Students had a challenge: work in teams to recreate a pattern with a deck of cards while one or more members of the group act as spies and try to sabotage the goal. That is how the conflict resolution workshop of the iLead Program began at the Takoma Park/Silver Spring Campus one Thursday in early November. The 10-week leadership program, led by Student Life Director Kimberly Herrera, has been training students for three years.
Nobody knew which roles the other members of the group held and all were working from memory, as they could only go over the pattern for 10 seconds at a time before running back to the other room to rearrange or fix the pattern. The idea is for students to learn how to work together in the face of complicated dynamics when conflicts evidently arise.
In the program, students learn about themselves, teamwork, and community service. Herrera said that oftentimes students think of leaders as the loudest person in the room, but introverts can also lead: “Everyone is different and there are different leadership styles. By the end of the program, everyone realizes he or she can be a leader.”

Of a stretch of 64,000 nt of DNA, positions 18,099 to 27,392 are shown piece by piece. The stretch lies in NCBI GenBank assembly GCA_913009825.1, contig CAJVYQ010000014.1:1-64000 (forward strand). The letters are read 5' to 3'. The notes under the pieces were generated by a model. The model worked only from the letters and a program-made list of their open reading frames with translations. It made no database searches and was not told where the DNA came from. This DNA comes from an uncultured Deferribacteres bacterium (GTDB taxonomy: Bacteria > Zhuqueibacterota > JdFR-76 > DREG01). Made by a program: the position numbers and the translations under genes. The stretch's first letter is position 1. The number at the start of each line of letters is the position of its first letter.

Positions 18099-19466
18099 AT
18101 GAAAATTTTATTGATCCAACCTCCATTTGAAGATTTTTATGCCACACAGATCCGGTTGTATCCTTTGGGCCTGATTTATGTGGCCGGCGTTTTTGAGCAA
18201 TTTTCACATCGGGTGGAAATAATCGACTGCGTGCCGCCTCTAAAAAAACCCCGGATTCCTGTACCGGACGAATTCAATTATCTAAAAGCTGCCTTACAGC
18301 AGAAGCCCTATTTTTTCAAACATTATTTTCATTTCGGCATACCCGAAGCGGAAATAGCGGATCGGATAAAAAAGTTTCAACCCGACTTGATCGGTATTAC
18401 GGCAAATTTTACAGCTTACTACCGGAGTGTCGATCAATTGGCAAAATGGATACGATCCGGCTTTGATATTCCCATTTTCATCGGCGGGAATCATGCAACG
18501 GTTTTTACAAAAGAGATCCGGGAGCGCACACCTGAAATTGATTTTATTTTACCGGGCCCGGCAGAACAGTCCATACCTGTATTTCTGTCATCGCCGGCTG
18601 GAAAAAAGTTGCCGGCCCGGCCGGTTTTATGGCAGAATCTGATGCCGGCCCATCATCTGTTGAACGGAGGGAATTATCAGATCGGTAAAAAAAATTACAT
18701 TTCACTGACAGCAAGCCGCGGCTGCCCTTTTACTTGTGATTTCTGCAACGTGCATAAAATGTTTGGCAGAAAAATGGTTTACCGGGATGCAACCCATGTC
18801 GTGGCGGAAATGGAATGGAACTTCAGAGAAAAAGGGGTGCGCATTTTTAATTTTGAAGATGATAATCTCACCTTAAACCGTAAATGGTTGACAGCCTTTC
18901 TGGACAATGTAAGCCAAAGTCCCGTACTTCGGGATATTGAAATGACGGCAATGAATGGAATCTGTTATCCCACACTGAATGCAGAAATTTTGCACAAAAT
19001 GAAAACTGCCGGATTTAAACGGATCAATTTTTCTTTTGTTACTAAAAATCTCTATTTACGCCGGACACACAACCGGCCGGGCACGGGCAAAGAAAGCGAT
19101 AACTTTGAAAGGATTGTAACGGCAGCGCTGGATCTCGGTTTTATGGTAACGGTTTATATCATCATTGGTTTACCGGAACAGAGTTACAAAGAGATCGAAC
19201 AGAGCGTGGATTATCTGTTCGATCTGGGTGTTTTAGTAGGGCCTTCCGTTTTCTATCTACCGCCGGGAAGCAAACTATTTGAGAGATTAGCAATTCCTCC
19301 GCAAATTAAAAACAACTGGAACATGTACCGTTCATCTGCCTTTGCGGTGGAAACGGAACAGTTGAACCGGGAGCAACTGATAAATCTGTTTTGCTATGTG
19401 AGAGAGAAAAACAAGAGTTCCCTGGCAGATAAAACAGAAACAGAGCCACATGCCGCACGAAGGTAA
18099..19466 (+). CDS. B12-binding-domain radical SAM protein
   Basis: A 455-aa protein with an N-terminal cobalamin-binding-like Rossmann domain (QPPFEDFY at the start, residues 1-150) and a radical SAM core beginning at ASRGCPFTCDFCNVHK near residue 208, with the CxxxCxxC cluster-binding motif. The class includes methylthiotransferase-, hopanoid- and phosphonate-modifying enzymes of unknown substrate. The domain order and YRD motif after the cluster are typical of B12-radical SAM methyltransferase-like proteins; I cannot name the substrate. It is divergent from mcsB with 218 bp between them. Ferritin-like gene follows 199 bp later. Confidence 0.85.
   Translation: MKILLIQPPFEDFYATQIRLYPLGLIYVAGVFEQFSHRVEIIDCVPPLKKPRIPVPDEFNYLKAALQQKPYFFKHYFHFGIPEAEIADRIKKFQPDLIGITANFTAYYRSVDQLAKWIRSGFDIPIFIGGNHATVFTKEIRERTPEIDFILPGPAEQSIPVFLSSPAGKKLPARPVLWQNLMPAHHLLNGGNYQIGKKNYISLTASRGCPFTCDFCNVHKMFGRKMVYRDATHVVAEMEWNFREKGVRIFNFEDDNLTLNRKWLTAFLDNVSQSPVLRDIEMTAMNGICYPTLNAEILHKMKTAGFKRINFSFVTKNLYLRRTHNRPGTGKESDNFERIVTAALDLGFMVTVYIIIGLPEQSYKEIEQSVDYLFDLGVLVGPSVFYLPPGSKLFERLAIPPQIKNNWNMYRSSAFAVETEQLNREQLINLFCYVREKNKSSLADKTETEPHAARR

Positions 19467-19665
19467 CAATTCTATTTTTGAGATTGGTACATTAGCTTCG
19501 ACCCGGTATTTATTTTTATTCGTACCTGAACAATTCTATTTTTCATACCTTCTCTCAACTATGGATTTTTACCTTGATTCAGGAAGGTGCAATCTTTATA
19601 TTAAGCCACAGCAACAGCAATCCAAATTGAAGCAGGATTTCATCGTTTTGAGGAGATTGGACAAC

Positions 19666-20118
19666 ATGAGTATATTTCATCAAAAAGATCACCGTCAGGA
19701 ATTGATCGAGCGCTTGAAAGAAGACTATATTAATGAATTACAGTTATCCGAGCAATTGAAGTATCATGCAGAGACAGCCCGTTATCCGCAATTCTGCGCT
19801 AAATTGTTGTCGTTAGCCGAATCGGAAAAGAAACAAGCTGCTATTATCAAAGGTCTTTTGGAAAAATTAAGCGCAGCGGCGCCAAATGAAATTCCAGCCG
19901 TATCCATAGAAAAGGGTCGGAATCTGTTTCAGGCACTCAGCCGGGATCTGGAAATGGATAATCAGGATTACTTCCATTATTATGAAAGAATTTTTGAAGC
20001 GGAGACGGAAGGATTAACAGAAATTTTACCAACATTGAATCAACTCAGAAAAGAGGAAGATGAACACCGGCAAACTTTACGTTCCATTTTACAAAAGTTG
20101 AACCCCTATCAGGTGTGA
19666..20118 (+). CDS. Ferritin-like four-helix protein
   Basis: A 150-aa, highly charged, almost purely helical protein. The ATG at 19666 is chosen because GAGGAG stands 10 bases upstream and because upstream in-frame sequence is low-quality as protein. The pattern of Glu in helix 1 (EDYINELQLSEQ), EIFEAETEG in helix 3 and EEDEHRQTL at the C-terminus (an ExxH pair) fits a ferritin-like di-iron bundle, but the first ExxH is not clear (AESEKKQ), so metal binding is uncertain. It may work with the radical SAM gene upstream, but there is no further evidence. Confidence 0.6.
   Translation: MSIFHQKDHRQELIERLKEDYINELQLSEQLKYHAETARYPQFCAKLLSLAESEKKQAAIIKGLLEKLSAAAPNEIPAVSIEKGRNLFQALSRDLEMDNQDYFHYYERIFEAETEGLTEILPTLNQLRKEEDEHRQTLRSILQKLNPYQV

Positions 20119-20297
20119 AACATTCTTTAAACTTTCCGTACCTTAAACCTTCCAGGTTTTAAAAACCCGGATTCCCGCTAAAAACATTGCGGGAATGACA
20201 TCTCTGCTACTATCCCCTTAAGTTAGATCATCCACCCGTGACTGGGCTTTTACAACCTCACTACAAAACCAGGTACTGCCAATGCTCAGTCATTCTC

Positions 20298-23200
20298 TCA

Elise McPherson, a civil engineering student who is part the program, considers herself a leader and at the same time “one of those shy speakers.” She has been able to hone her public speaking skills in the program through exercises that helped her get more comfortable in her speech and in how she presents herself.
Everyone is different and there are different leadership styles. By the end of the program, everyone realizes he or she can be a leader
A skill that Joseph Newell, a nursing student and part of the cohort, wanted to gain or develop was patience. “I’ve picked up a little bit, but it’s still a work in progress,” he said. “When you work with other people, they’re not always going to be on your time or work like you, so some of the workshops definitely help you learn who you’re working with so you can build patience.”
The program is competitive. This semester, 45 people applied for 22 spots, but Herrera said students who work hard on their application have a good chance. To apply, students need to be Montgomery College students, at least taking six credits, and have at least a 2.25 GPA, unless they are new to the College.
Evelina Davlieva, also a nursing student, graduated from both the iLead and the Advanced iLead program, which offers more leadership training for resume building and job interviews, and now assists Herrera during the workshops. “I gained self-confidence, as well as speaking and communication skills overall,” Davlieva said. In her new role, she is able to guide new students. “There is a huge transition between when they first start and when they graduate. I don’t think they see it in themselves, but we see it from the outside. You see people actually grow.”